LONDON — Keir Starmer will on Monday ask British voters to judge him on whether they “feel better off after five years of a Labour government” as he tries to flesh out the opposition party’s economic thinking ahead of the next election.
The Labour leader — who current polls suggest is on course to be the U.K.’s next prime minister — will join his Shadow Chancellor Rachel Reeves and a host of business leaders Monday for a roundtable aimed at selling Labour’s promise to achieve the highest sustained growth in the G7 group of industrialized nations.
And he will insist that the U.K. economy does not have to lag behind Poland’s as some British commentators have predicted could happen by the end of the decade.
“The British people are falling behind while our European neighbors get richer, in the east as well as in countries like France and Germany,” Starmer will say, according to extracts released by the party overnight.
“I’m not comfortable with that. Not comfortable with a trajectory that will soon see Britain overtaken by Poland. Nor am I prepared to accept what the consequences of this failure would mean.”
The party has drawn up analysis based on World Bank data which says that, on current trajectories, per capita GDP in the U.K. will be some $600 behind that of Poland by 2030.
Labour has struggled to make a play on the economy since being ejected from office in 2010 in the wake of the global financial crisis. But the party senses a major opening after the short-lived Conservative administration of Liz Truss sparked market turmoil with a push for unfunded tax cuts. The International Monetary Fund has projected that Britain’s will be the only G7 economy to shrink in 2023.
Starmer will accuse the Conservatives of leaving the U.K. in a “low wage, high tax, doom-loop,” and call on his party to “be frank about the path of decline the Tories have set our country on.” Labour will, he is set to promise, “take on vested interests,” work to “shape markets” and shake up a planning system that currently favors “the already wealthy, not the new houses, wind farms and laboratories we need to create more wealth.”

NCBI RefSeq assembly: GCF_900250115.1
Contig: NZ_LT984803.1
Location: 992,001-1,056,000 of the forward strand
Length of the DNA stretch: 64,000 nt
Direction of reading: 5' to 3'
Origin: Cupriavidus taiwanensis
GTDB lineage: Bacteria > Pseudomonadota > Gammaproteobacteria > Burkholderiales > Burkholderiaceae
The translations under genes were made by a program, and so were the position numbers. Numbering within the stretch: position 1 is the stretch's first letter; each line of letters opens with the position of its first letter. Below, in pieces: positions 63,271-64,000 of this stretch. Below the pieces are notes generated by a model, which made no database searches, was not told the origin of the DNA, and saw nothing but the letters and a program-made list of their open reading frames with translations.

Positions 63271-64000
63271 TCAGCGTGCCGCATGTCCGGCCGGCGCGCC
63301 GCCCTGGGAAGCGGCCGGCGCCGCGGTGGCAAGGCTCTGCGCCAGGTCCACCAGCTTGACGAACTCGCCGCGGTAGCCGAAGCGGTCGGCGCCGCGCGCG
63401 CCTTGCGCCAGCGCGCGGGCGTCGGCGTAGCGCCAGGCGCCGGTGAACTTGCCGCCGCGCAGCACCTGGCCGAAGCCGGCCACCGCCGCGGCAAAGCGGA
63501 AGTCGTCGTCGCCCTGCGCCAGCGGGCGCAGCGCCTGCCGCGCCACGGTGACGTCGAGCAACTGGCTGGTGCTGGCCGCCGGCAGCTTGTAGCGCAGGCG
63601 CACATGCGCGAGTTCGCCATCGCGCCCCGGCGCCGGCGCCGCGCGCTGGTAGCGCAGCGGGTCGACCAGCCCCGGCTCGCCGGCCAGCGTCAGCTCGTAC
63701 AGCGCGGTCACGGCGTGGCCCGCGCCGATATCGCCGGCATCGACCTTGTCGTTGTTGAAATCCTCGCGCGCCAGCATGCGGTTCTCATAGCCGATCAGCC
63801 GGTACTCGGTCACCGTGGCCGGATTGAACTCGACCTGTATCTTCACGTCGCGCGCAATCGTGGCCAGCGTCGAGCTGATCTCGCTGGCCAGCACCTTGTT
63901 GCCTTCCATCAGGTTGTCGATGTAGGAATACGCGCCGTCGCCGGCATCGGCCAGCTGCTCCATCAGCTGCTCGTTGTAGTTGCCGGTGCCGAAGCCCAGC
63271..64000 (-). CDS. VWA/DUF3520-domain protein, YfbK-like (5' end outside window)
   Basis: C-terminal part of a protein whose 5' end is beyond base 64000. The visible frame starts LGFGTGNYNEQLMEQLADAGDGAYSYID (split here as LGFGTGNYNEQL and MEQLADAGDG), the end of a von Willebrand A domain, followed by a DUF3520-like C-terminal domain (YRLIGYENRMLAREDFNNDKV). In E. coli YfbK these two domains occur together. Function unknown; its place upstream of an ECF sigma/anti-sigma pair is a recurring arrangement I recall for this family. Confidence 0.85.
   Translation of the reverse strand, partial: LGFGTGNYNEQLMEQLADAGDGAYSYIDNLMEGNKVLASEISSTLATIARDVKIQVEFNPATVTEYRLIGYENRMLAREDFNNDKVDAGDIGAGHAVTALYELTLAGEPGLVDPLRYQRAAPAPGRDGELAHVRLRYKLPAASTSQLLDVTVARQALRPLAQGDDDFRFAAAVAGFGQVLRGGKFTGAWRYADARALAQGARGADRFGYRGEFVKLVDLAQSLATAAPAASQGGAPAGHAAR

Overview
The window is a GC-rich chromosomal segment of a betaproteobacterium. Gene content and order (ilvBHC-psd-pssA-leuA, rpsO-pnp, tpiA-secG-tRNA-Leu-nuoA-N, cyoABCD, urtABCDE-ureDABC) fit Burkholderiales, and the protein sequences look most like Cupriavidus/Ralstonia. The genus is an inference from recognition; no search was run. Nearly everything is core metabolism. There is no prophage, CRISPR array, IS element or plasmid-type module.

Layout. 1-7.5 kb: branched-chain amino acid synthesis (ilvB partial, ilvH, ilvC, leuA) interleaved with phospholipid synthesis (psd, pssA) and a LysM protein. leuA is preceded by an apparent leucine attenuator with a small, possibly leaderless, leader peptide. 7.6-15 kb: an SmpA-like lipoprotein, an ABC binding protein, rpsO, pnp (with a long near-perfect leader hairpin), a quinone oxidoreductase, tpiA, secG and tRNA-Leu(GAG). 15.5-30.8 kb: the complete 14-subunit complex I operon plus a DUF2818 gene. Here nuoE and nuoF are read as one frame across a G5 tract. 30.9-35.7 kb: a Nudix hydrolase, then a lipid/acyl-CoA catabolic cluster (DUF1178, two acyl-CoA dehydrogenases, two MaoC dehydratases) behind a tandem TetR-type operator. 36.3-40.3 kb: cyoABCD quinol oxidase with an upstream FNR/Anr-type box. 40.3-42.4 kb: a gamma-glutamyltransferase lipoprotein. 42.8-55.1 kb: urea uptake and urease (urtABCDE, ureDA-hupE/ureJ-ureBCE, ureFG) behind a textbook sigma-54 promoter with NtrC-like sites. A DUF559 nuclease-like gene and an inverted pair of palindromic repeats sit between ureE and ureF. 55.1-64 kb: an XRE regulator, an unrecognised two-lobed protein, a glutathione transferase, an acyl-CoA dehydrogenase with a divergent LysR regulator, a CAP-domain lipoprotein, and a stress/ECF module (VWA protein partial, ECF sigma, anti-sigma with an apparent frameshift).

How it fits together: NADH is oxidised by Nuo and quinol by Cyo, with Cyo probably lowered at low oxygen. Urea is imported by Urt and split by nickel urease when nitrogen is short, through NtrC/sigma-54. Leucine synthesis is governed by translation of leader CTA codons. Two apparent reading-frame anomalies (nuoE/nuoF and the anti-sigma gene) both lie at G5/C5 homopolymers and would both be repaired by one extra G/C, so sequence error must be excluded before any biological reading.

The comments received a cautious welcome from some U.K. business leaders, with Carolyn Fairbairn, the former boss of lobby group the Confederation of Business Industry, saying that while Labour had “much heavy lifting to do,” the party’s pitch for a “true partnership with business to build predictable long-term policy, particularly in skills, education, innovation and infrastructure” marked “the right direction of travel.”
The governing Tories dismissed Starmer’s latest intervention, however, accusing Labour of flirting with higher inflation and taking potshots at its previous stint in office, which Conservative Chairman Greg Hands said had left public debt “spiraling.”
“Starmer’s Labour are too weak to stand up for the British people, let alone bring forward a credible plan for the economy,” he added.